Researchers discovered that regular ingestion of multivitamins can reduce inflammation that leads to disease and biological aging. They determine this by gauging the length of the patient’s Telomeres, which are highly repeated DNA sequences on the ends of chormosomes that protect them from degradation. Every time a cell replicates, its telomere gets shorter, eventually causing cell death. Measuring telomere length is an indicator of cellular aging, and research demonstrates that shortened telomeres are responsible for many of the normal processes of aging. Chronic diseases such as cardiovascular disease, hypertension, diabetes, obesity and dementia have strong associations with shorter telomeres.
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The aging and lifespan of normal, healthy cells are linked to the so-called telomerase shortening mechanism, which limits cells to a fixed number of divisions. During cell replication, the telomeres function by ensuring the cell’s chromosomes do not fuse with each other or rearrange, which can lead to cancer. Elizabeth Blackburn, a telomere pioneer at the University of California San Francisco, likened telomeres to the ends of shoelaces, without which the lace would unravel.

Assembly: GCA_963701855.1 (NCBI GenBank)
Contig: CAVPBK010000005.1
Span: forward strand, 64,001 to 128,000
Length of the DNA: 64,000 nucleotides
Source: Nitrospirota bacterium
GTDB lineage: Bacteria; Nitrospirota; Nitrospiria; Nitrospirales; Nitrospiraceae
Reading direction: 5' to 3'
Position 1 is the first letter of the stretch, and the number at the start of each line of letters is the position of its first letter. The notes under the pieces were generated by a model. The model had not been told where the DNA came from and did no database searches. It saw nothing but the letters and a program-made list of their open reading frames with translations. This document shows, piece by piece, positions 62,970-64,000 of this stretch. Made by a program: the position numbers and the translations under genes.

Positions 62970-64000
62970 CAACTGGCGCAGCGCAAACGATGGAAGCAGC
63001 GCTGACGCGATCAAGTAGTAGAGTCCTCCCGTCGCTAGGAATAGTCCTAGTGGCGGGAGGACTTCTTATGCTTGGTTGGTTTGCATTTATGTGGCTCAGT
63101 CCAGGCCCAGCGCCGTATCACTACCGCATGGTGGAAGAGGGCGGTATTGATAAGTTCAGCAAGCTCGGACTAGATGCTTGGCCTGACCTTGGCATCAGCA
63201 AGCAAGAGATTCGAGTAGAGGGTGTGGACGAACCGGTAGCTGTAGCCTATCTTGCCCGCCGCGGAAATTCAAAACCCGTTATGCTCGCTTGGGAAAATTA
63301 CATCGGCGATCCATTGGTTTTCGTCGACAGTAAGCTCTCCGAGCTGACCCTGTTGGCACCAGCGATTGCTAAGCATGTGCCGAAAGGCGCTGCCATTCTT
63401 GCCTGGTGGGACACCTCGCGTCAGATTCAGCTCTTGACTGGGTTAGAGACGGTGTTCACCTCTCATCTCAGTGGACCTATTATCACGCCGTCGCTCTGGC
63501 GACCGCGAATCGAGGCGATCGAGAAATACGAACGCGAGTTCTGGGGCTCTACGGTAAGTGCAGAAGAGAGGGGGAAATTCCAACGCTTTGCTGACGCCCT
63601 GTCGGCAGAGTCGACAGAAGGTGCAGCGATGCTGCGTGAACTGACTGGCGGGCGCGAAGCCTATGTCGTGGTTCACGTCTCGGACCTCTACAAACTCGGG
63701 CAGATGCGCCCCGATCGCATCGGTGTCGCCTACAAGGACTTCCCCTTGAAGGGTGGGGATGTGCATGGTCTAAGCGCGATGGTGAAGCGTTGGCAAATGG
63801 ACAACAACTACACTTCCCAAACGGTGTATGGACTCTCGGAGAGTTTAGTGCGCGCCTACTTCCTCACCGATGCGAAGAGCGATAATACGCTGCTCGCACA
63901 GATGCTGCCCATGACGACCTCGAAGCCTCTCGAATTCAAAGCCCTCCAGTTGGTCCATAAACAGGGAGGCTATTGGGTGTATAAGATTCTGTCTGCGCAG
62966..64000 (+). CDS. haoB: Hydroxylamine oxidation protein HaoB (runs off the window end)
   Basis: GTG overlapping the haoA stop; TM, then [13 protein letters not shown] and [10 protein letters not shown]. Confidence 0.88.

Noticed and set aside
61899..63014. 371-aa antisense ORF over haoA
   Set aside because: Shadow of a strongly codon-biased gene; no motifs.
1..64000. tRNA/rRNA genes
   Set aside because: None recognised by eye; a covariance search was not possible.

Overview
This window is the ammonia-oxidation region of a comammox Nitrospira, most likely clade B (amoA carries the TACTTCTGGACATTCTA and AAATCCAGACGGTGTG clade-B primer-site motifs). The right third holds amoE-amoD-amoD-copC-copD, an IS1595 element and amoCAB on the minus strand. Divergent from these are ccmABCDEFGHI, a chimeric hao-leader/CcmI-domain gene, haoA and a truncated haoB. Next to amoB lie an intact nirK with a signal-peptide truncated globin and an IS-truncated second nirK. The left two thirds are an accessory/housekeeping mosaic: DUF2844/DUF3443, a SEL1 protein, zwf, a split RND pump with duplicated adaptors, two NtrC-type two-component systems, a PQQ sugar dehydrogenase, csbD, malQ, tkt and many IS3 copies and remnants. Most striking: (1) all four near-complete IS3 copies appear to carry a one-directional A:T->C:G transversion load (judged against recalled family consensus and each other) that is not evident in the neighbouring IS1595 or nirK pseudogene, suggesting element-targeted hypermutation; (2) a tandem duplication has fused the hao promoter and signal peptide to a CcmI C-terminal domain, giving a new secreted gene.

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With each replication the telomeres shorten, and when the telomeres are completely consumed, the cells are destroyed (apoptosis). Previous studies have also reported that telomeres are highly susceptible to oxidative stress.
It is also noted that telomere length may therefore be a marker of biological aging, and that multivitamins may beneficially affect telomere length via modulation of oxidative stress and chronic inflammation.